https://www.wvu.edu/~agexten//ipm/factsh ... y_6_09.pdf
My definition of insanity; trying to grow heirloom tomatoes in South Florida!

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hendi_alex
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Re: Tomato plant is dying

Could be disease, could be wet feet. Hopefully the plant gets better sunlight than is shown in the photo. Tomatoes need at least half a day sunlight.
Eclectic gardening style, drawing from 45 years of interest and experience. Mostly plant in raised beds and containers primarily using intensive gardening techniques.
Alex

valley
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Re: Tomato plant is dying

You're right not a sunny location.

Maybe they'll be a closer picture up soon.

arko_pl
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Re: Tomato plant is dying

Thank you for all responses.
Tomatoes are on a terrace without a roof. Currently there is raining since yesterday but tomorrow weather should be better.
Maybe sunlight is the clue. The second plant is exposed to sun for more hours that the one on photo.
I use fertilizer for tomatoes soluble in water with following ingredients:
N - 11%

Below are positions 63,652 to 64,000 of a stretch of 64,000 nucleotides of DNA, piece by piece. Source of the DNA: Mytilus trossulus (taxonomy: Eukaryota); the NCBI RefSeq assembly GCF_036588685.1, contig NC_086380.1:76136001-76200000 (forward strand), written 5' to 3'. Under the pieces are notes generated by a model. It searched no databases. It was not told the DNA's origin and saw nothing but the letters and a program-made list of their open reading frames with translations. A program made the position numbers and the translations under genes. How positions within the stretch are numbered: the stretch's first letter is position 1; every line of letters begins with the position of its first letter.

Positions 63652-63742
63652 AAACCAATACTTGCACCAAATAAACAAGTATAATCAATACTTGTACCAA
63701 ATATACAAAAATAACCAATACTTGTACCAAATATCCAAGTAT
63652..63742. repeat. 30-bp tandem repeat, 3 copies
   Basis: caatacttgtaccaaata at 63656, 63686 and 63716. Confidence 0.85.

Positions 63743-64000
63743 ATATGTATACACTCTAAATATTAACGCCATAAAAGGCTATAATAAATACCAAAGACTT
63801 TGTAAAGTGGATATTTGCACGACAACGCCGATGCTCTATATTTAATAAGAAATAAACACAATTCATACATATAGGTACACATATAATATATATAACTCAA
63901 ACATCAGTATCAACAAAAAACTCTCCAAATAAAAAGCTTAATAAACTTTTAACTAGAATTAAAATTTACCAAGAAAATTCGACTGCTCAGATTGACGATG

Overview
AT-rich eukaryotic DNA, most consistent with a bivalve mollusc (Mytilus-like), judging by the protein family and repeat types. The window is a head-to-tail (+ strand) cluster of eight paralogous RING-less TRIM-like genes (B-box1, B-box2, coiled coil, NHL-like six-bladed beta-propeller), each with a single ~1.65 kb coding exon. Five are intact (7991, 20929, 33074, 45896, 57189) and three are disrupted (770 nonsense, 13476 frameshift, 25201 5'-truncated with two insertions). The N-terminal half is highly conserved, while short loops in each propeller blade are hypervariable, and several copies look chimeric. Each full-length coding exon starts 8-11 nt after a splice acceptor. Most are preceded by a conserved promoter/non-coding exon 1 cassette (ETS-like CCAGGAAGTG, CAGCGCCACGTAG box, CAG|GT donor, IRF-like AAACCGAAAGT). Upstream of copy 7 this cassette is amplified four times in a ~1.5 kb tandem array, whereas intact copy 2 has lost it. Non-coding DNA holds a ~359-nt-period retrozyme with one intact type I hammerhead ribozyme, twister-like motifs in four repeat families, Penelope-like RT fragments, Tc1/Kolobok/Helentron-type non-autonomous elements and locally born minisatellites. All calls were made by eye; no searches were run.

P2O5 - 11%
K2O - 35%
MgO - 2%

Currently I can't get better photos because of storm but I hope that tomorrow I'll get better photos for you.

valley
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Re: Tomato plant is dying

arko, Thanks for getting back to us. That they are on a terrace is good information. Alex and I were wondering if they were getting enough sun. I can't make out the first picture. The third picture is a bit fussy but it look like leaf spot, as I have seen it. applestar is not sure and may be researching or waiting for a clearer picture. The small vilolet or brown spots, you mentioned lead me in that direction and I think that's what I'm seeing in the third picture.

The dark dots you mentioned are Cankers and are caused by a bacterial infection and is infectious to pepper and tomato plants. I would treat this or remove the plants.

Unless more and/or better information is posted very soon, I would take care of this as above.

I wish I have better news arco. Let's see what posts we get, but tell us what you do in ether case. Thanks

Richard

arko_pl
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Re: Tomato plant is dying

Hello,
I've taken better pics today.

This is the dying one:
DSCI2193_copy.JPG
DSCI2190_copy.JPG
DSCI2186_copy.JPG
and this is the second one:
DSCI2189_copy.JPG